LG Smart Bulbs are a bright idea that could change the way we keep track of how we use our lights. The high-efficiency LED bulbs are Bluetooth and Wi-Fi compatible, and connect to any device running Android 4.3 or iOS 6.0 and newer. The user then installs and app on their phone that features an interface that allows the user to control not only when the bulbs come on, but also how brightly they glow, and how slowly they brighten. Although timers for lights are not new inventions, the sheer personalizing potential of the new bulbs blows away the old limited plastic dials of yesteryear.
LG says the bulbs are both energy-efficient and durable, they can be expected to last at least 10 years if lit for 5 hours a day, but that number can be increased by reducing the brightness the bulb. As well, they are 80% more efficient than incandescent and the software will keep track of how many watts are being used at different times of the day, so even running at full power the smart bulbs will quickly return their investment value to the users pockets. Speaking of value, the LG smart bulbs are currently retailing in South Korea for 35,000 won, which is roughly 32 USD, but there has been no news of whether or not the bulbs will be made available anywhere else. The software used to control the bulbs also comes with a fun party mode, which uses the smartphones microphone to listen to the music being played and strobe the lights to the beat.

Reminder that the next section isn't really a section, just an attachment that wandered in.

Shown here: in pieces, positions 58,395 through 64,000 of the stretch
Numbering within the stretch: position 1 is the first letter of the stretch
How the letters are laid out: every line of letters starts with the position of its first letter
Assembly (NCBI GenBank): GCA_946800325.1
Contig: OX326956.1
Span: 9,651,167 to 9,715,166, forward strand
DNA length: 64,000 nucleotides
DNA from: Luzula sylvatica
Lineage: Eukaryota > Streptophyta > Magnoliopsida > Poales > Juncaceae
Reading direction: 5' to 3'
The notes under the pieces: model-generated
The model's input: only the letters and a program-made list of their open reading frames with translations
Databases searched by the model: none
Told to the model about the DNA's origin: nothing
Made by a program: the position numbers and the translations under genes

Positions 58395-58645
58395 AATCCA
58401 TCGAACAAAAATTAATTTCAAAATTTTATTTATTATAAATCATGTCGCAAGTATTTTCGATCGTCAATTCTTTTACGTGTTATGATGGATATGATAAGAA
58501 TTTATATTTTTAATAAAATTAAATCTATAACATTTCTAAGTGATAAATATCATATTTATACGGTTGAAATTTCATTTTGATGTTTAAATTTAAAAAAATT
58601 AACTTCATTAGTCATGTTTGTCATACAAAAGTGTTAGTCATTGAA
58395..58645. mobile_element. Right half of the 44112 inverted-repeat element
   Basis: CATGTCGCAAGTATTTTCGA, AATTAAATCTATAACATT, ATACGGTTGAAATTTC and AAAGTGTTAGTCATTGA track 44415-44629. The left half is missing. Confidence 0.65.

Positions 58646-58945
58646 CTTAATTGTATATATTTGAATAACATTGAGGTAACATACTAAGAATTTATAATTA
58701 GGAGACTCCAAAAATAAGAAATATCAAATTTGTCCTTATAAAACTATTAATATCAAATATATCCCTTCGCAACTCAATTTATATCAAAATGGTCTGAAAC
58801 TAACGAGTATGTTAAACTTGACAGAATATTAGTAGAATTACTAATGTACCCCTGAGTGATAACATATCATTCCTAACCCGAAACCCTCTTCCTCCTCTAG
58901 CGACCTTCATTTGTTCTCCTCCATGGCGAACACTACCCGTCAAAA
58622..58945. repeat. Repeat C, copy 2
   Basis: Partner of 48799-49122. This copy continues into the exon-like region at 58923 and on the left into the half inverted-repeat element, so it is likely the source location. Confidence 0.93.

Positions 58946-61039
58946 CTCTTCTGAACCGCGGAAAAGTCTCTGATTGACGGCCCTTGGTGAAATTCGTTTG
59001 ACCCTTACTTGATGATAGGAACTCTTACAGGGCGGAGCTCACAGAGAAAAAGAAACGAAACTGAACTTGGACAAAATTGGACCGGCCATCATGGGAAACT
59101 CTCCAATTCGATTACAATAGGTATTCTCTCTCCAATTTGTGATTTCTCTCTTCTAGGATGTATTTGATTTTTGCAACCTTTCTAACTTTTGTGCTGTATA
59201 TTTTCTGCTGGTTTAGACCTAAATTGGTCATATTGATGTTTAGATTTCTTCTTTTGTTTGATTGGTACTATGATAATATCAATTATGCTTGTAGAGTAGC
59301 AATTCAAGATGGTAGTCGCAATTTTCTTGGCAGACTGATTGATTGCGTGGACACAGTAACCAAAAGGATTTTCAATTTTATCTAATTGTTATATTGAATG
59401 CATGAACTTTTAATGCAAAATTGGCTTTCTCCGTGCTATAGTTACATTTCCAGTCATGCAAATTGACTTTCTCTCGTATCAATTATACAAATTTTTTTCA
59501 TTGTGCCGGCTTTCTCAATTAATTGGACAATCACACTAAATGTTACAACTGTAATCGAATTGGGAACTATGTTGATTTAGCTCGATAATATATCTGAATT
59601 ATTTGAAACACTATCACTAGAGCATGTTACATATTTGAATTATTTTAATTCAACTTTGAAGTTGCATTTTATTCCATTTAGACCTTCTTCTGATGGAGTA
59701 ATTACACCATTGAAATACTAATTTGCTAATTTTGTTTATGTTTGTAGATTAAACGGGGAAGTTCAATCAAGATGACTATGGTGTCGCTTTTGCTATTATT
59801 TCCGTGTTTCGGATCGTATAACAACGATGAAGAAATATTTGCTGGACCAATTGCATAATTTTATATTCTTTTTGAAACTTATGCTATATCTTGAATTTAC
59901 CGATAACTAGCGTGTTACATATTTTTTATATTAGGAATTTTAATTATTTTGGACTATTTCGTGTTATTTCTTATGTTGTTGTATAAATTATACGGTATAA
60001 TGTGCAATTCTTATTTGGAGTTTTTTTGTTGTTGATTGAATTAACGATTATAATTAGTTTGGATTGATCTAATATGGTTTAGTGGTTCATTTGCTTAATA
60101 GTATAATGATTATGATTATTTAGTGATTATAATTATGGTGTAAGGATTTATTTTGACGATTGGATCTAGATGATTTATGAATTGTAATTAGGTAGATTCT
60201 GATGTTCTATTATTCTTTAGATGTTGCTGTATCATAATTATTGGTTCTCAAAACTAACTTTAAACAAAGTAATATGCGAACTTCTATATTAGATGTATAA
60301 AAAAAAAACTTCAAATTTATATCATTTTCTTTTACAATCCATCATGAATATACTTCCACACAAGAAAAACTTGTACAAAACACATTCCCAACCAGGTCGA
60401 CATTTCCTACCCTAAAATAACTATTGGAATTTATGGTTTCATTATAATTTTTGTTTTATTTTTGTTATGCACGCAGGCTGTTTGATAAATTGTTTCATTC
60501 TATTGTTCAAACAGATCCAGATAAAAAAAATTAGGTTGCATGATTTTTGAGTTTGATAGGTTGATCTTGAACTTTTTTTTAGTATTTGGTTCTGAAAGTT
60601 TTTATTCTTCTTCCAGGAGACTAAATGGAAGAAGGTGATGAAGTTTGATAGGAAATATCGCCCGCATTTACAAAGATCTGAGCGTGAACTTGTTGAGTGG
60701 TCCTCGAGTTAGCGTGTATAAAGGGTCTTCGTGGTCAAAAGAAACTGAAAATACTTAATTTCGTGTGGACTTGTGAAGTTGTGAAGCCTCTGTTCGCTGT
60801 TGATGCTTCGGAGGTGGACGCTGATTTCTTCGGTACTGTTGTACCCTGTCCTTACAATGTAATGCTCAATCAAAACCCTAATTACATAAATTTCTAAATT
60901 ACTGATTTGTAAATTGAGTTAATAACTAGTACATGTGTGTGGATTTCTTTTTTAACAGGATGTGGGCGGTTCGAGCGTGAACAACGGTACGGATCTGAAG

Among the other features that make LG smart bulbs a bright idea is the alarm mode, with which users can set a time for their lights to slowly brighten to wake them up gently to encourage a more relaxed waking than a harsh alarm clock. There is also an option to switch to mood lighting, for sets a nice tone for the evening and saves power at the same time. Those with hearing loss will benefit from options that allow them to set their lights to flash in different patterns to alert them to phone calls, emails, or even someone knocking at the front door. Users can also program individual lights in different rooms around the house to come on or turn off at specific times, and if the software is paired with local weather, it is possible to turn lights down when it’s sunny, and turn them up when it’s gloomy.
This new entry in the market of “smart” objects comes just before the wave that will mark the beginning of the internet of things, when smartphones will become even less phone and more universal remote. Home automation is just starting to take off in a big way, ensuring energy efficiency in areas of home ownership that many ignore. Frustrating thermostats and unavoidably wasteful refrigerators will soon be tunable at the flick of a button to allow them to function in better synchronization with our lives. This alone makes LG smart bulbs a bright idea for more than just their energy-saving potential.
By Daniel O’Brien